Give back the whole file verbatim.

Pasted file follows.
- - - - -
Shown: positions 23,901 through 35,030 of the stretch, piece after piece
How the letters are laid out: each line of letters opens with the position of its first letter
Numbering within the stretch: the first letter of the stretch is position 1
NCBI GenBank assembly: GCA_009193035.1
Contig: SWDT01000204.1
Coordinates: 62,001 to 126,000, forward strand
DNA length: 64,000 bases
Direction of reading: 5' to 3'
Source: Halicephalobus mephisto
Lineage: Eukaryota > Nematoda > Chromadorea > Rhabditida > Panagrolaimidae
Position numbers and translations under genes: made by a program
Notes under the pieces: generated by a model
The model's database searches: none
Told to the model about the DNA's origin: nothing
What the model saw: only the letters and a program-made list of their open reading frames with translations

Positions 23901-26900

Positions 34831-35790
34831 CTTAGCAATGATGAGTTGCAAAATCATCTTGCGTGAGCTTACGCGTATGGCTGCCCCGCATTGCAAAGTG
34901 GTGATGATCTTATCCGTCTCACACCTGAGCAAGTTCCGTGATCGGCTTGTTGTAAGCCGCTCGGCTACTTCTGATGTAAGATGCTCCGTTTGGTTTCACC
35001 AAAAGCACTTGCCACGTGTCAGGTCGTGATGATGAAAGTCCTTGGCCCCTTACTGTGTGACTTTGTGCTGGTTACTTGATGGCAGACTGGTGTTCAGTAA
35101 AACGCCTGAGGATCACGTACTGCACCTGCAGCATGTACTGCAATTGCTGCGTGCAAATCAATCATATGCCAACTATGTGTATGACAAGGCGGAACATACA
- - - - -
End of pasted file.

Shown: positions 23,901 through 35,030 of the stretch, piece after piece
How the letters are laid out: each line of letters opens with the position of its first letter
Numbering within the stretch: the first letter of the stretch is position 1
NCBI GenBank assembly: GCA_009193035.1
Contig: SWDT01000204.1
Coordinates: 62,001 to 126,000, forward strand
DNA length: 64,000 bases
Direction of reading: 5' to 3'
Source: Halicephalobus mephisto
Lineage: Eukaryota > Nematoda > Chromadorea > Rhabditida > Panagrolaimidae
Position numbers and translations under genes: made by a program
Notes under the pieces: generated by a model
The model's database searches: none
Told to the model about the DNA's origin: nothing
What the model saw: only the letters and a program-made list of their open reading frames with translations

Positions 23901-26900

Positions 34831-35790
34831 CTTAGCAATGATGAGTTGCAAAATCATCTTGCGTGAGCTTACGCGTATGGCTGCCCCGCATTGCAAAGTG
34901 GTGATGATCTTATCCGTCTCACACCTGAGCAAGTTCCGTGATCGGCTTGTTGTAAGCCGCTCGGCTACTTCTGATGTAAGATGCTCCGTTTGGTTTCACC
35001 AAAAGCACTTGCCACGTGTCAGGTCGTGATGATGAAAGTCCTTGGCCCCTTACTGTGTGACTTTGTGCTGGTTACTTGATGGCAGACTGGTGTTCAGTAA
35101 AACGCCTGAGGATCACGTACTGCACCTGCAGCATGTACTGCAATTGCTGCGTGCAAATCAATCATATGCCAACTATGTGTATGACAAGGCGGAACATACA